For years local New Jersey wineries have enjoyed advantages over their out of state counter parts when selling wine to locals and when dealing with their competition. That appears to have been changed by a ruling of the United States Court of Appeals for the Third Circuit. In Freeman v. Corzine the Court held in an opinion filed December 17, 2010 that New Jersey Alcoholic Beverage Control laws permitting only in-state wineries to sell directly to retailers and consumers in facially discriminatory in violation of the dormant Commerce Clause. See New Jersey Statute 33:1-10(2a) and (2b). The provision allowing in-state,…

Read The Full Article…

It is within the power of the New Jersey Alcoholic Beverage Control to enter establishments selling alcoholic beverages through their retail liquor licenses and request to see their accounting and record keeping books. In the busy day to day activities of running an establishment many New Jersey liquor license owners may not always remember to update their records and this, which may seem like a harmless error, could harm their business in both the short and long term. N.J.A.C. 13:2-29.4 deals with the administration and rules regarding record keeping on an alcoholic beverage selling premises and states that unless specificed…

Read The Full Article…

Though it may be tempting for business owners of retail liquor licenses throughout New Jersey to purchase the alcohol they sell at their own establishments from any number of sources, New Jersey ABC regulations largely prohibit business owners from doing so. According to New Jersey Administrative Code 13:2-23.12(a), a retail licensee shall purchase alcoholic beverages only from a manufacturer or wholesaler. Otherwise a special permit must first be obtained. Generally the sale of alcoholic beverages from one retail to another is prohibited by N.J.A.C 13:2-23.12(b), unless there is a passage of title from transferor to transferee, in which case once…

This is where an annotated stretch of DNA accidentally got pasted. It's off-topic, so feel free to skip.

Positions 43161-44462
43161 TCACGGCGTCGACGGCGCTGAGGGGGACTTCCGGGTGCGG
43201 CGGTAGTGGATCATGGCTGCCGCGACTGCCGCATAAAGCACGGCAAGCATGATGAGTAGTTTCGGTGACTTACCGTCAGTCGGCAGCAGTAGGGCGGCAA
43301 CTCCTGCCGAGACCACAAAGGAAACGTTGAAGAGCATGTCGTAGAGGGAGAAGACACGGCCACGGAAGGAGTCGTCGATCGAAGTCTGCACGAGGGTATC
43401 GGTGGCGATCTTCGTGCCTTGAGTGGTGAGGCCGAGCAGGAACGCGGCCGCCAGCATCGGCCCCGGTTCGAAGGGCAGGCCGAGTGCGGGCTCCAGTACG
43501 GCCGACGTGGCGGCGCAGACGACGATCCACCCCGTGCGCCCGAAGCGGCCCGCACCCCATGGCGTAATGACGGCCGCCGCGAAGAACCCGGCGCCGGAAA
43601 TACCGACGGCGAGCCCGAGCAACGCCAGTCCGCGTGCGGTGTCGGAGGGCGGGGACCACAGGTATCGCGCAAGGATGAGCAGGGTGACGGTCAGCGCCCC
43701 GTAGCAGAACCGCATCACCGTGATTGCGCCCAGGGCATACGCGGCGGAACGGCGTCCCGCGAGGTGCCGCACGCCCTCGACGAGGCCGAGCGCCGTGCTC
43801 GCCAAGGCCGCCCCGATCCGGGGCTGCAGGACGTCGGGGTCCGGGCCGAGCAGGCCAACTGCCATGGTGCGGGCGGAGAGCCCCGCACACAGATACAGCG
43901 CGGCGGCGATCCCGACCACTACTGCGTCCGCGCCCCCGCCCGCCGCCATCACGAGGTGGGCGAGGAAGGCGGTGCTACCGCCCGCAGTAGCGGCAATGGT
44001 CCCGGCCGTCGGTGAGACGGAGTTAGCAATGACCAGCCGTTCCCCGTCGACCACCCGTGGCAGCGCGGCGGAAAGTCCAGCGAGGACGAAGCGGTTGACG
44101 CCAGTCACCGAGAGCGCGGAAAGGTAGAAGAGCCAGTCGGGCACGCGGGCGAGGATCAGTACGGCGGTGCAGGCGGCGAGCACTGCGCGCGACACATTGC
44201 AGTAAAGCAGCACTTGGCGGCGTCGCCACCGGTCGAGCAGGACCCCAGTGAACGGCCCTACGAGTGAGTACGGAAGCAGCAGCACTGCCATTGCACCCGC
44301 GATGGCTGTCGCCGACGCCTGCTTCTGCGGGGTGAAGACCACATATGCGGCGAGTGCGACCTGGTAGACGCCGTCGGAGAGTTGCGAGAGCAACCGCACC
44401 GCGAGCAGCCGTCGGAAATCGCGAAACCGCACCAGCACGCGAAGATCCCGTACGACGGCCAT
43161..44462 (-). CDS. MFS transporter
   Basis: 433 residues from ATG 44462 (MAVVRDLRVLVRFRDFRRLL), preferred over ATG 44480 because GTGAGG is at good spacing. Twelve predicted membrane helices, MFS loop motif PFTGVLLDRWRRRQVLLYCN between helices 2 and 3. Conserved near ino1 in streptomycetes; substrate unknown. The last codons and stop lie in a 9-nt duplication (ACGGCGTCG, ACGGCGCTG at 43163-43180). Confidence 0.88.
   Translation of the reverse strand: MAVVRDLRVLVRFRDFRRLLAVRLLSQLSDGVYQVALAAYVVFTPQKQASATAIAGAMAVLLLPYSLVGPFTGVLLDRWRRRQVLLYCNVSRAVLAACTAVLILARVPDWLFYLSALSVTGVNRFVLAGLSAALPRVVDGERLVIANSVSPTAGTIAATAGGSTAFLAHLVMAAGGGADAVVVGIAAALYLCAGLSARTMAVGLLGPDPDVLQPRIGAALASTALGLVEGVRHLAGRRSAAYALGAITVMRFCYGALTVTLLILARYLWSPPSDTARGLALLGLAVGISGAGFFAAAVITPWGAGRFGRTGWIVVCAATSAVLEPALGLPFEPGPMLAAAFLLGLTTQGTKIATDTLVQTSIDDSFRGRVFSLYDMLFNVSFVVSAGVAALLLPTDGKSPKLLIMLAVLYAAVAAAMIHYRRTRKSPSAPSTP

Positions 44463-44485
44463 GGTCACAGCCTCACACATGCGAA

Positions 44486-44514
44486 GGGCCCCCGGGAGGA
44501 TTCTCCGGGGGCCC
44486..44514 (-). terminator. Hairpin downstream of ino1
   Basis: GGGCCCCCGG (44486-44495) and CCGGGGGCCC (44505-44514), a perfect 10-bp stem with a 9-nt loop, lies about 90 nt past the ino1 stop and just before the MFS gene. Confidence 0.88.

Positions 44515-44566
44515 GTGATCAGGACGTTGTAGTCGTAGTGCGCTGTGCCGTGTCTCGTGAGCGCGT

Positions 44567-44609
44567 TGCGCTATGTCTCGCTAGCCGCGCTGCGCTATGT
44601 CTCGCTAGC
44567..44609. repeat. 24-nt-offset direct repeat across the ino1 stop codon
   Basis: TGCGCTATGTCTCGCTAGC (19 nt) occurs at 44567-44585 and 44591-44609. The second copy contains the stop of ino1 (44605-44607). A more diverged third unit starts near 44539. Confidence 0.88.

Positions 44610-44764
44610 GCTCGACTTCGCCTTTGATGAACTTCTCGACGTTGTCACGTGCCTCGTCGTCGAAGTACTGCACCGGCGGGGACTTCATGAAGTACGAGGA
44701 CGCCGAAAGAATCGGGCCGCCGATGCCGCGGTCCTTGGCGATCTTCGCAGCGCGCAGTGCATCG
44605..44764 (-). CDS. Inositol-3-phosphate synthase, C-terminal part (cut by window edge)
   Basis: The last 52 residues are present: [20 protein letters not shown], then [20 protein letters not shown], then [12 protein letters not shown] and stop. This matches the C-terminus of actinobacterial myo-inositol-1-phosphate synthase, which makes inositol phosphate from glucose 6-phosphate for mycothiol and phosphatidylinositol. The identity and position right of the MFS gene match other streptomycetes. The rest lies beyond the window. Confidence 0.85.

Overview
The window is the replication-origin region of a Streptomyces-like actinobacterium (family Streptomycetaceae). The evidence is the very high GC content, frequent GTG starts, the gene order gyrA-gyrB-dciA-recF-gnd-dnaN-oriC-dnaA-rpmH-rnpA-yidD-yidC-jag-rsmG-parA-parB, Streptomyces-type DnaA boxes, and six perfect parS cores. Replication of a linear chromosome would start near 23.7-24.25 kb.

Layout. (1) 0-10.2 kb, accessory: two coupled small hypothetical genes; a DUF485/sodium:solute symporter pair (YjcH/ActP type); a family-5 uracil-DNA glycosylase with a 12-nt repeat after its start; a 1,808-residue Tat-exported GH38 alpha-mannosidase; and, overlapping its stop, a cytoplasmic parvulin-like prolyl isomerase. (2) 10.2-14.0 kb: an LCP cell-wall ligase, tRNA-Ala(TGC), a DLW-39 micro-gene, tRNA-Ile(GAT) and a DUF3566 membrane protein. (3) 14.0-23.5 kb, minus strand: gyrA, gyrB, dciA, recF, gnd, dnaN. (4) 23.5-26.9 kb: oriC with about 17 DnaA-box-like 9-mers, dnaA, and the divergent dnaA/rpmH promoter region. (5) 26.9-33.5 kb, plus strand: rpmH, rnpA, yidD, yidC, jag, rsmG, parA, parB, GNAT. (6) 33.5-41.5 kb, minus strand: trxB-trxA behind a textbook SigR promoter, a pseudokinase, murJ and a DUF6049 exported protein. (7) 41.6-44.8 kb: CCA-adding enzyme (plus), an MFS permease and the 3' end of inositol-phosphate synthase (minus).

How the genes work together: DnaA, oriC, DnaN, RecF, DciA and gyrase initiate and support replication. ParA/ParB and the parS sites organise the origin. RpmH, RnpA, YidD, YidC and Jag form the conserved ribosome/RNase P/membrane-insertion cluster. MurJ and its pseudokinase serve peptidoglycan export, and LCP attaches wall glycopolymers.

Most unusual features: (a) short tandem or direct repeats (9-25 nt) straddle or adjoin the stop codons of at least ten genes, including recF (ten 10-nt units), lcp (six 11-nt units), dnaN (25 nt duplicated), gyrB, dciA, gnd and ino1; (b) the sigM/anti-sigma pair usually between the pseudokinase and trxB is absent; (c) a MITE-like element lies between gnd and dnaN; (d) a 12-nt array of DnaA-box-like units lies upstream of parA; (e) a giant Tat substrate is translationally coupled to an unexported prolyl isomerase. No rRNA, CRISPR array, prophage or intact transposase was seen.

Read The Full Article…

Interests In New Jersey Liquor Licenses Must Be Disclosed

New Jersey law requires that every individual who has an interest in an alcoholic beverage license be disclosed, unless the interest is less than one percent of the stock of the corporation. See N.J.S.A. 33:1-25. In order to make these disclosures, the license holders must disclose the individuals by completing page 10A of the retail license application, wherein they give the name, address, date of birth, social security number and the driver’s license state and number of every individual with more than a one percent interest in the license. Additionally, included in the application must be the nature of the…

Read The Full Article…

A frequently recurring issue involved in the sale of alcohol and the licenses granted to do so is the distance required between establishments holding liquor licenses located in the same municipality. Municipalities differ in the amount of distance required in between establishments holding liquor licenses; the allocated distance will vary from town to town. For instance in Point Pleasant Beach Borough, located in Ocean County, New Jersey, a distance of five hundred feet in between liquor selling establishments- including manufacturers and wholesalers- is generally required according to Municipal Ordinance Chapter 4-3.3(a). In the event that two premises holding licenses to…

Read The Full Article…

 Page 2 of 3 « 1  2  3 »